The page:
Salient: Victoria University Students' Paper. Vol. 30, No. 2. 1967.
Wilson to slide than presidential back next turns —
Wilson to slide than presidential back next turns —
What was Mr. Wilson up to in Europe? The tactics of last month's Cook's Tour of the capitals—was this to build a ritualistic, institutional aura around Britain's new try for a place in Europe? Thereupon, having so befuddled the obstinate old General, Mr. Wilson can be relied upon to slide Britain into the Market when next the Presidential back is turned.
Rather unlikely. Mr. Wilson, ambushed by his own innocence, went to the Elysee on the first "delicate probe" searching for an abstract guarantee of no political objections. Had he selected, instead, to seize the lightning initiative of a pre-emptive strike right to the heart of the Market in Brussels, having pared Britain's case to the bone to prevent gratuitous concessions. Mr. Wilson might even now be calling the tune.
President de Gaulle would have been confronted with an unequivocal yes-no choice, possibly even prior to this month's cliff-hanger French elections. Admittedly, and here's the rub. Britain might be licking wounds and preparing for a third try on the ashes, of the second. But any British initiative collapsed when Paris gave the unequivocal "perhaps" and now her one choice is that of the long slow siege of the Market.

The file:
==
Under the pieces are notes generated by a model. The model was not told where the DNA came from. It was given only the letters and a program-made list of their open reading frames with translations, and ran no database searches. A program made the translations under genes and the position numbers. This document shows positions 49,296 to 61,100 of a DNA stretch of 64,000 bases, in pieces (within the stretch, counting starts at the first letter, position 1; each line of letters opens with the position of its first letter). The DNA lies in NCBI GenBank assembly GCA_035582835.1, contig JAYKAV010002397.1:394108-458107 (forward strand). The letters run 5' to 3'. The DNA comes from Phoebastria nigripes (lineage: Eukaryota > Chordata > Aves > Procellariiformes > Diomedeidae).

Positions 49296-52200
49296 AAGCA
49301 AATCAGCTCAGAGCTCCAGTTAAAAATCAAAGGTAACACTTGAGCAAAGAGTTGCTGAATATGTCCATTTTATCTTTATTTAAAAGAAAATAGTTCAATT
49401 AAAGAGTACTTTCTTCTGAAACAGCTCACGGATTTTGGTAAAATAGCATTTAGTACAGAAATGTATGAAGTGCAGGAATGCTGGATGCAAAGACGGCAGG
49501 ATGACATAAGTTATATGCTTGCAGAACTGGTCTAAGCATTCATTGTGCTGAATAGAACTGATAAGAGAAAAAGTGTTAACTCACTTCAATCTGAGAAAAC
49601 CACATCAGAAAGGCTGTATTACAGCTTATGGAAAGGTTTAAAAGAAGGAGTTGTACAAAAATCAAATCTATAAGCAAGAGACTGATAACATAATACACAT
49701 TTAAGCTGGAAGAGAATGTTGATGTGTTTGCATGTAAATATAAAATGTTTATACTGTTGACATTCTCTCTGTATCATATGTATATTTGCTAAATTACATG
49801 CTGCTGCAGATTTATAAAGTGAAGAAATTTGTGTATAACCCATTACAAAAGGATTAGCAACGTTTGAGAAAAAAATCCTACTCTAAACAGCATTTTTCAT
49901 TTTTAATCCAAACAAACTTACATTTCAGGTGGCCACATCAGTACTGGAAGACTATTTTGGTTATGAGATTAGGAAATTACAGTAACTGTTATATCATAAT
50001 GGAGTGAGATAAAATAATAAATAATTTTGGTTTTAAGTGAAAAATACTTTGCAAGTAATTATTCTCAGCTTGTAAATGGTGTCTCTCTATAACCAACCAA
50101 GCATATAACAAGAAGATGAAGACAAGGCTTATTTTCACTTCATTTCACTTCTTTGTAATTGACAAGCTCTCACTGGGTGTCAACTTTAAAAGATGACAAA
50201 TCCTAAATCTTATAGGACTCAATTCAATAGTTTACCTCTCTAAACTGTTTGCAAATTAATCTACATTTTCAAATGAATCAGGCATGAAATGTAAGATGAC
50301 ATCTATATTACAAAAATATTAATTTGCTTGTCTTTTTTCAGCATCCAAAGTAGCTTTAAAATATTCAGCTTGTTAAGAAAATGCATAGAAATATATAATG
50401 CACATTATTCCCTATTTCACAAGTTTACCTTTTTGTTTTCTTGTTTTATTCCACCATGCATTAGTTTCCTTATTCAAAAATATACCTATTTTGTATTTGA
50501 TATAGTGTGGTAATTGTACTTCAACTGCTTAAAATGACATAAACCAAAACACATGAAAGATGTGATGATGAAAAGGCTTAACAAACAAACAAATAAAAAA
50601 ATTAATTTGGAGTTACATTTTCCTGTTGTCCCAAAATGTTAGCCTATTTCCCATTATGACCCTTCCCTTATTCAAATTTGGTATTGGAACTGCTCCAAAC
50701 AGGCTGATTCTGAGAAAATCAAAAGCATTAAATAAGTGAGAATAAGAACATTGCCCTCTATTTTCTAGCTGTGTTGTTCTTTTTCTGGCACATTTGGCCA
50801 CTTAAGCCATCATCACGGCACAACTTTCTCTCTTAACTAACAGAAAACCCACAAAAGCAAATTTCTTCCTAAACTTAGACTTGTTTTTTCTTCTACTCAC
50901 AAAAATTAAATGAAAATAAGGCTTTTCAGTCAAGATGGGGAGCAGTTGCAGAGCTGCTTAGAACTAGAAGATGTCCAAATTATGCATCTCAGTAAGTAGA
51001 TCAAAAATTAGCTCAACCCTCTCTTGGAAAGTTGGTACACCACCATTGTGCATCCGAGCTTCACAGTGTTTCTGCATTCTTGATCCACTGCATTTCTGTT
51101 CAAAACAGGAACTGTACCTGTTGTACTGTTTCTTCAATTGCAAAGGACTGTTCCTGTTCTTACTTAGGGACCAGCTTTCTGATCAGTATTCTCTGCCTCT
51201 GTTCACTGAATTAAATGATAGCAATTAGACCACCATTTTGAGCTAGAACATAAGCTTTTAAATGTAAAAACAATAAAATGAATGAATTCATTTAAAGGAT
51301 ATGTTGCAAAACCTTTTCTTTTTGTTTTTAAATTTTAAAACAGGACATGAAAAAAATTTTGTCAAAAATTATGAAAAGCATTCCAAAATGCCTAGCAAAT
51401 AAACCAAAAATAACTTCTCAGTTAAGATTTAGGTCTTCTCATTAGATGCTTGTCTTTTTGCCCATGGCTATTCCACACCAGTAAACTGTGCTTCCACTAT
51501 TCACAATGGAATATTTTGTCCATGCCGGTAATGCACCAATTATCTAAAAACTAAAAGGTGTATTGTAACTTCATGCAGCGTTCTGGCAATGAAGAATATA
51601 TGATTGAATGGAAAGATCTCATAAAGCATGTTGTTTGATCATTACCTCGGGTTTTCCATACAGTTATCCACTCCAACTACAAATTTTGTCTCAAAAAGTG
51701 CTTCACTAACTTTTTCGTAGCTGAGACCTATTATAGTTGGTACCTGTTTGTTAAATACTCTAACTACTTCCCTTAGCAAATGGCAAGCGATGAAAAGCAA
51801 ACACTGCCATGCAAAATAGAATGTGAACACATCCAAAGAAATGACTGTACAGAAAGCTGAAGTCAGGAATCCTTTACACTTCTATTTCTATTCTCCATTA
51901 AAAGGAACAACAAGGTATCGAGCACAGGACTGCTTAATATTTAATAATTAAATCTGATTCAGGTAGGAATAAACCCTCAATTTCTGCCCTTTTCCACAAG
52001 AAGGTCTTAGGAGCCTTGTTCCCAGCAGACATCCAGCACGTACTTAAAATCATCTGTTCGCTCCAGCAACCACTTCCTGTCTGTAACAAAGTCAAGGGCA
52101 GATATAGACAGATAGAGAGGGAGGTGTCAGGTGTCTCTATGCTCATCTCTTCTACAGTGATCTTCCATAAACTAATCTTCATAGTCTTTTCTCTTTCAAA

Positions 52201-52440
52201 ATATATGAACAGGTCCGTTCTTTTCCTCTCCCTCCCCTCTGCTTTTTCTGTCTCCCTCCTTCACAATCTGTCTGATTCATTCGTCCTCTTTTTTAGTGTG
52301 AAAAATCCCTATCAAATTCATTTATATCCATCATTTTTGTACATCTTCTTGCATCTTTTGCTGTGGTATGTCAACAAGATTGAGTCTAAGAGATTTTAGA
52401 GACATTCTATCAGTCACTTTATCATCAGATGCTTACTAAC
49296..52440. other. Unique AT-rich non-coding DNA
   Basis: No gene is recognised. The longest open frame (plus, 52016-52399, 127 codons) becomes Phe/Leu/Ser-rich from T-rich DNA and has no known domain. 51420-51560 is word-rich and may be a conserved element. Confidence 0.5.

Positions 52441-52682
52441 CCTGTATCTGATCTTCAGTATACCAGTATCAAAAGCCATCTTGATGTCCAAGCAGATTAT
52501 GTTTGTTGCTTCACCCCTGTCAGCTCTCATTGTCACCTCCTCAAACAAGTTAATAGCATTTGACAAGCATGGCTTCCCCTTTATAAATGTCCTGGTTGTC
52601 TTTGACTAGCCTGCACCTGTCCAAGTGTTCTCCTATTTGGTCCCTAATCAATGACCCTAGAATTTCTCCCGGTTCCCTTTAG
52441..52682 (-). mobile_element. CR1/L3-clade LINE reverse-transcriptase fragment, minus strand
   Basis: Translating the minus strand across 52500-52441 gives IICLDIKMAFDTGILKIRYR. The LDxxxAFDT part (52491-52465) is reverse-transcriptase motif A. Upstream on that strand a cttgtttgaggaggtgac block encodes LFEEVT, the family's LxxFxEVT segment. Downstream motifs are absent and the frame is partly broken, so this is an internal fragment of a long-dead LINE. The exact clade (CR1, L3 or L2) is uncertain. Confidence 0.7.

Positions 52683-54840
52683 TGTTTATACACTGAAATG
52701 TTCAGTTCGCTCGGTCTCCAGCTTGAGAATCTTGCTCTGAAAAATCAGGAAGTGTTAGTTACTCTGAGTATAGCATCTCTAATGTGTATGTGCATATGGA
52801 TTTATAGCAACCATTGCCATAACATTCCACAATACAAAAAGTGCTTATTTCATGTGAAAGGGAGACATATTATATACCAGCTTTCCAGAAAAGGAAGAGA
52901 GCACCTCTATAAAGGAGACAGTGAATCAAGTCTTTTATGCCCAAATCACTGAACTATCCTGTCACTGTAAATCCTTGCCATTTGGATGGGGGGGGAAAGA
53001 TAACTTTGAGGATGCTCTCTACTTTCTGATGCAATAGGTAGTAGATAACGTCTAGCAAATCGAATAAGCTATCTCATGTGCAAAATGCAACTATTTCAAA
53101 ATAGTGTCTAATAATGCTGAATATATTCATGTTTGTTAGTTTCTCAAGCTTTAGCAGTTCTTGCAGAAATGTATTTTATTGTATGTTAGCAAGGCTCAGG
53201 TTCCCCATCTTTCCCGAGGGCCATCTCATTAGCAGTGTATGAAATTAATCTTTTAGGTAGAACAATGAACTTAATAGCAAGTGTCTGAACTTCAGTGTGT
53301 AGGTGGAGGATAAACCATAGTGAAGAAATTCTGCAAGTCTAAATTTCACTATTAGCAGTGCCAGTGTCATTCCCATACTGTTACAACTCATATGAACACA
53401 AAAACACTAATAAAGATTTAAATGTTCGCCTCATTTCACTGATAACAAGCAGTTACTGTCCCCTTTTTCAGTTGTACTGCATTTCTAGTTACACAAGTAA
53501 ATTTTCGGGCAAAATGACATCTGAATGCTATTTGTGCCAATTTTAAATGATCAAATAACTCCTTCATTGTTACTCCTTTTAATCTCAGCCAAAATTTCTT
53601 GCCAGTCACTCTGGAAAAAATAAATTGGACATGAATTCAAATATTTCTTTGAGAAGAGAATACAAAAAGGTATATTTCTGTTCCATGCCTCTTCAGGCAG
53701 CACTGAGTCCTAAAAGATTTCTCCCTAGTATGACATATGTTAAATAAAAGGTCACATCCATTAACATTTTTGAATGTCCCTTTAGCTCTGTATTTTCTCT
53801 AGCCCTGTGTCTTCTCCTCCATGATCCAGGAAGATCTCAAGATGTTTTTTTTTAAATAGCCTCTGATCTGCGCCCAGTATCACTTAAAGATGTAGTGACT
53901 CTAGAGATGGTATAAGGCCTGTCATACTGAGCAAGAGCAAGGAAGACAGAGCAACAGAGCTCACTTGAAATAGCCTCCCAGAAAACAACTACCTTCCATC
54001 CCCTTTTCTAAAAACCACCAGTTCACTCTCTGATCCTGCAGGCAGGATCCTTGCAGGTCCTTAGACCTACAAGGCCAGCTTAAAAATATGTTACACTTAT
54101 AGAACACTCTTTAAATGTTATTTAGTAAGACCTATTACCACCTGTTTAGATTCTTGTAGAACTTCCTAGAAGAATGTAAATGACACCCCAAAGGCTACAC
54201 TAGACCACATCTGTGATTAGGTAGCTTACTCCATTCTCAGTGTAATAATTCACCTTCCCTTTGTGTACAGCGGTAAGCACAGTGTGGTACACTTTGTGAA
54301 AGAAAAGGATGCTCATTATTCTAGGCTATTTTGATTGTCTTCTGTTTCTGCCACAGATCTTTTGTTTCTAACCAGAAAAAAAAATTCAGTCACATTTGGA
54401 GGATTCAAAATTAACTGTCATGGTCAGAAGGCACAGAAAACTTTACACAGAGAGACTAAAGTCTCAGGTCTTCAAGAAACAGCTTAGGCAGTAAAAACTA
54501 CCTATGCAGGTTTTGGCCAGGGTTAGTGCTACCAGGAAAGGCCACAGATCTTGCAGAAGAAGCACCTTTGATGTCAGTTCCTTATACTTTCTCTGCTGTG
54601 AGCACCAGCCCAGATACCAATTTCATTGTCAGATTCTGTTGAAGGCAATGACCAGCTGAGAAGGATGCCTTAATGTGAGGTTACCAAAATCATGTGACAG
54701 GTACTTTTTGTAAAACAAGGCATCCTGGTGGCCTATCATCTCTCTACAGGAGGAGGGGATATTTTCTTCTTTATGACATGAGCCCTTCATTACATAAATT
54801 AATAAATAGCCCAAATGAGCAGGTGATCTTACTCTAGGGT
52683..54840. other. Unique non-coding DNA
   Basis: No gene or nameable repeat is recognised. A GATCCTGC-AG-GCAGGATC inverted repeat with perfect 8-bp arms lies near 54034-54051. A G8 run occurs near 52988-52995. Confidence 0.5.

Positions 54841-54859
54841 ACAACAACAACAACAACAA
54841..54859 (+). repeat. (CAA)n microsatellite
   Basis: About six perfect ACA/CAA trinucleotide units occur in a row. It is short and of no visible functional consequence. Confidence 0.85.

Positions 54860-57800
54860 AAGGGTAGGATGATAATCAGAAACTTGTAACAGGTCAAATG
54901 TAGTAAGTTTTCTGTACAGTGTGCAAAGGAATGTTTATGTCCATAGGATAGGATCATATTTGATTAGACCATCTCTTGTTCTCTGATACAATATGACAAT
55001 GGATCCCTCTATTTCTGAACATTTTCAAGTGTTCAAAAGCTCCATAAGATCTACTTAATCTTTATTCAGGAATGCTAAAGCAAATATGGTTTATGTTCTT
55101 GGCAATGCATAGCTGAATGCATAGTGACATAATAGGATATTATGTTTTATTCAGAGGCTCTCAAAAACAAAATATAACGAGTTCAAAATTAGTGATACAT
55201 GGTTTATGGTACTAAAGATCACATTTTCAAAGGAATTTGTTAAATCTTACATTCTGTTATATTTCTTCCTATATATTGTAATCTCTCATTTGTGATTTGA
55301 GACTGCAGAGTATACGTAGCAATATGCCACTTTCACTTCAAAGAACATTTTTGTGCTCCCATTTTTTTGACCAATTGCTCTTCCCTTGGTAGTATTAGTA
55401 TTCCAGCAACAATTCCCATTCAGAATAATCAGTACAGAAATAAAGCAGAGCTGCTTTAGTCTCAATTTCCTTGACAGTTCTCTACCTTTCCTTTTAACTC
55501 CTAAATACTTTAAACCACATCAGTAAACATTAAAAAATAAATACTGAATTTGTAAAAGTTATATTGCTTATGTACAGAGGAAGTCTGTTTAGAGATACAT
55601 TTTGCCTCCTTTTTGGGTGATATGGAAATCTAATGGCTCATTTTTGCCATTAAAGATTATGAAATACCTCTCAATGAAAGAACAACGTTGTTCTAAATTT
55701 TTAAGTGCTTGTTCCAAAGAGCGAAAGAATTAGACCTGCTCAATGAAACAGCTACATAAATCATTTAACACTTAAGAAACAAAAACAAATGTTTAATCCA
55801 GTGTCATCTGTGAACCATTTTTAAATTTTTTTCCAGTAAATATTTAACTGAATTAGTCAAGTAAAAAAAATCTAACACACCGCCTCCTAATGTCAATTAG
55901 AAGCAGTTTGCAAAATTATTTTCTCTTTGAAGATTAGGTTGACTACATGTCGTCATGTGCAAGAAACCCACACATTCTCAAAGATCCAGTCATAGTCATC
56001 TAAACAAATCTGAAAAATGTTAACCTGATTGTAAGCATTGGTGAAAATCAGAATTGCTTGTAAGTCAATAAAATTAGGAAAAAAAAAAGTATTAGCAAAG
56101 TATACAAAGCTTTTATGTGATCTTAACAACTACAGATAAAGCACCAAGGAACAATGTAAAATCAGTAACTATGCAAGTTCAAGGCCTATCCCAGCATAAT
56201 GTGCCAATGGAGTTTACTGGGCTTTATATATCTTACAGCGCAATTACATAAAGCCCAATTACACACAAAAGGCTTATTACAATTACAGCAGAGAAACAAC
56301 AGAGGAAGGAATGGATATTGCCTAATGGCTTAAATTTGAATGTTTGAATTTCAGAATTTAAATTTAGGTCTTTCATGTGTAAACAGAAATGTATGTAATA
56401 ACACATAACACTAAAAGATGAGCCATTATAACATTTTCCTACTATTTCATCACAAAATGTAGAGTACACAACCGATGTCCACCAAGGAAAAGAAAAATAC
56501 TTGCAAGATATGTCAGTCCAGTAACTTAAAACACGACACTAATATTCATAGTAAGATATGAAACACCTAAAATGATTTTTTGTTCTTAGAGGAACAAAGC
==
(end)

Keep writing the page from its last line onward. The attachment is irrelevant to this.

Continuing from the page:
This, presumably, will climax in mid-1968, as the virtuoso French negotiators buy time as in 1961 as a prelude to returning all players to square one. De Gaulle, unwavering as ever to the fundamental conservative principles of flexibility and healthy opportunism, will squeeze Britain (ill the pips squeak.
The real problem in all this is that, while all Britain's long-term plans assume Market involvement, none of the short-term ones give any inkling how this will come about. Assuming a British commitment, what problems are entailed in the coming siege?